#20 – Marks = Letters = Numbers?

letters on a chalkboard

After finishing off the list of long-dead letters, we have come to another, titular question.  Whilst we use them to represent linguistic features within the text we write and type, many would not necessarily consider them letters of the alphabet.  They are, however, graphemes, and whilst most of us know what is and is not a letter, they could act as alphabets in underlying orthographies.  The set of punctuation marks (which could be considered suprasegmental – units above the base context level) would certainly make up a grammatical inventory, whilst the numerical digits and function symbols we use as numbers and shorthand ways of saying what the function is, can surely make up a numerical and mathematical inventory (and who is to say that these are not separate distinctions).  Suffice to say, an alphabet, in terms of orthographies, is rather more a concept than a defined term to the lay speaker.

Letters also form this mysterious ground of being a concept and are even less defined within linguistics.  Notice how we seem to have words for different things within the layers of our alphabetic inventory in English and sometimes we use them interchangeably as well;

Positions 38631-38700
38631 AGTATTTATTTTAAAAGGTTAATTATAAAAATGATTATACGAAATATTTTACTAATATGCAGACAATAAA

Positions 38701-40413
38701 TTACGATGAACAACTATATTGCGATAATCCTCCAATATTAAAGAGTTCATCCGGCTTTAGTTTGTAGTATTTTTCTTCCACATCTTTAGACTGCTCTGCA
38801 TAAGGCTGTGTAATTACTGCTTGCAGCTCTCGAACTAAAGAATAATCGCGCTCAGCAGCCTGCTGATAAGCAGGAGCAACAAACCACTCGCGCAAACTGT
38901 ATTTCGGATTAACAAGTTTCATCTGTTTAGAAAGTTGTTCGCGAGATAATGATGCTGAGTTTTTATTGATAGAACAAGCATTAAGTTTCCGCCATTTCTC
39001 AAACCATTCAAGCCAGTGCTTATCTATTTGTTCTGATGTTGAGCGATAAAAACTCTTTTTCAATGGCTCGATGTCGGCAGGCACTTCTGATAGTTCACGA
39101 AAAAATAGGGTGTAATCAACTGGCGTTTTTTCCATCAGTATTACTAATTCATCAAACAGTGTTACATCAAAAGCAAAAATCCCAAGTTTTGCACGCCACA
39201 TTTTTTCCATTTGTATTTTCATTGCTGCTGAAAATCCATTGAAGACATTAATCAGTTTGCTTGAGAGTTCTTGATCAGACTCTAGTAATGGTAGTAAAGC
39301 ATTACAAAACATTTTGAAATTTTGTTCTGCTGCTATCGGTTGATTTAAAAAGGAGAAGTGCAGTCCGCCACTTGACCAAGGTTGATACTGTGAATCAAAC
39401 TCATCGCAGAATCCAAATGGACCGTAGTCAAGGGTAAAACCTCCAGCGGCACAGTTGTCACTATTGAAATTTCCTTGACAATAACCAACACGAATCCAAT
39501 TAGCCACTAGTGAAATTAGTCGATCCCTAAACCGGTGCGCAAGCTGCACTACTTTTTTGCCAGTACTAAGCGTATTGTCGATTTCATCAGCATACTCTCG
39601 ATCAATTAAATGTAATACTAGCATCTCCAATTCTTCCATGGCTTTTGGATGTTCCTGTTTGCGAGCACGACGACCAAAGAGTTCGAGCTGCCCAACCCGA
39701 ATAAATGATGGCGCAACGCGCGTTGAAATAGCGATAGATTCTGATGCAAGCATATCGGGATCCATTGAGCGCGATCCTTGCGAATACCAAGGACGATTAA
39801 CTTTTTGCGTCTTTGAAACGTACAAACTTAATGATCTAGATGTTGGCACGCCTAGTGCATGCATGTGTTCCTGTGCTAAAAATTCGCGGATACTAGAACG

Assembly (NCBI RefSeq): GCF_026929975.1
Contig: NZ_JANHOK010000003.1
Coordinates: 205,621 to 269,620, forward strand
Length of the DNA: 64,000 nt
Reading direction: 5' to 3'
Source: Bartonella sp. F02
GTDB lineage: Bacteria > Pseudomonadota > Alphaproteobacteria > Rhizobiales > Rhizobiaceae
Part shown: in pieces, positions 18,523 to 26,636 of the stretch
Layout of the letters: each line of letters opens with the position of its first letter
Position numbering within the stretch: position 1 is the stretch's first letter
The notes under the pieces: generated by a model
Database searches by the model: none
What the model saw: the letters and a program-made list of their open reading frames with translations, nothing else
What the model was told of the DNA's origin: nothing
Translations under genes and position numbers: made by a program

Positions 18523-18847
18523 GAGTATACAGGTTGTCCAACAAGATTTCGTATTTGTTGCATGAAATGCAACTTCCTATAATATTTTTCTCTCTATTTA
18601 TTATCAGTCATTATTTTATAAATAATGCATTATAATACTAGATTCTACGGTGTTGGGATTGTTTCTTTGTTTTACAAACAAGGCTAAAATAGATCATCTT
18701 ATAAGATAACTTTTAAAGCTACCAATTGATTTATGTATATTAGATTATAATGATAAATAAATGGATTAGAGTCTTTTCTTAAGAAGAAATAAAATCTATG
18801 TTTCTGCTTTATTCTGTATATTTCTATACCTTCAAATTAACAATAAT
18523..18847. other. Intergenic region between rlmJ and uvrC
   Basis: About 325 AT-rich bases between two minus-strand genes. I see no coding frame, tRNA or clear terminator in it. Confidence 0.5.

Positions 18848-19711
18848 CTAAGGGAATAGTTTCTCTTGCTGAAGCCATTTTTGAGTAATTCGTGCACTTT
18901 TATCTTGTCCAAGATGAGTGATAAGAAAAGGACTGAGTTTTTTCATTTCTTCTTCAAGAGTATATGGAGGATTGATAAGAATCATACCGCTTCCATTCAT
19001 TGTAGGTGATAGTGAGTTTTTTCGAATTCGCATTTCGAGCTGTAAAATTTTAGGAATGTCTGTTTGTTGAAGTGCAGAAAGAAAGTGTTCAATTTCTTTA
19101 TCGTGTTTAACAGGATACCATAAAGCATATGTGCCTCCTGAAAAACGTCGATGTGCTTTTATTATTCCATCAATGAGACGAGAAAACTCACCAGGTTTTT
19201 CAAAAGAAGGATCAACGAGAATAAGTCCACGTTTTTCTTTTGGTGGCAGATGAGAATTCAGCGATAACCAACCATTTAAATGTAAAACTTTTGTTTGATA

• Letters – for obvious members of the written alphabet regardless of typeface.
  • Digits – for numbers.
  • Marks ­– for elements of punctuation that often seem too small be a letter.
  • Symbols/Signs – for functions and uncategorised elements.

But all of these need some form of overarching consistency as the conceptual nature of the spoken categories are not quite enough.  This would also help to classify these members of a writing system into groups depending upon their features.   And features, in linguistics, are a pretty useful thing to define abstract concepts and predict what they are and are not going to do in a given environment – something that we humans find innate, the ability and desire to classify things, which is the very reason preserved communicative media (writings) were designed.

So, we definitely have a term to describe all of the above.  Graphemes.  This is to mean the smallest contrastive unit of a given writing system.  There are base graphemes which could be any of the following: <ƿ g H 9 ? 2 & d f Ð>, and are obvious, base units of writing systems that convey information to the reader about what is going on.  Diacritical graphemes exist also, which are ‘extra’ units that are imposed upon a base grapheme to convey further detail about it – examples include the accent upon most vowels and some letters in a lot of European orthographies, both vowel and voice markers in Punjabi and Japanese, and super-/subscript markers in the IPA amongst others.  Lastly, suprasegmental graphemes are those that do not necessarily add meaning to the graphemic unit, but instead represent information about structure and are often considered too small to be a true grapheme – examples would include commas, full stops, and spaces amongst many more.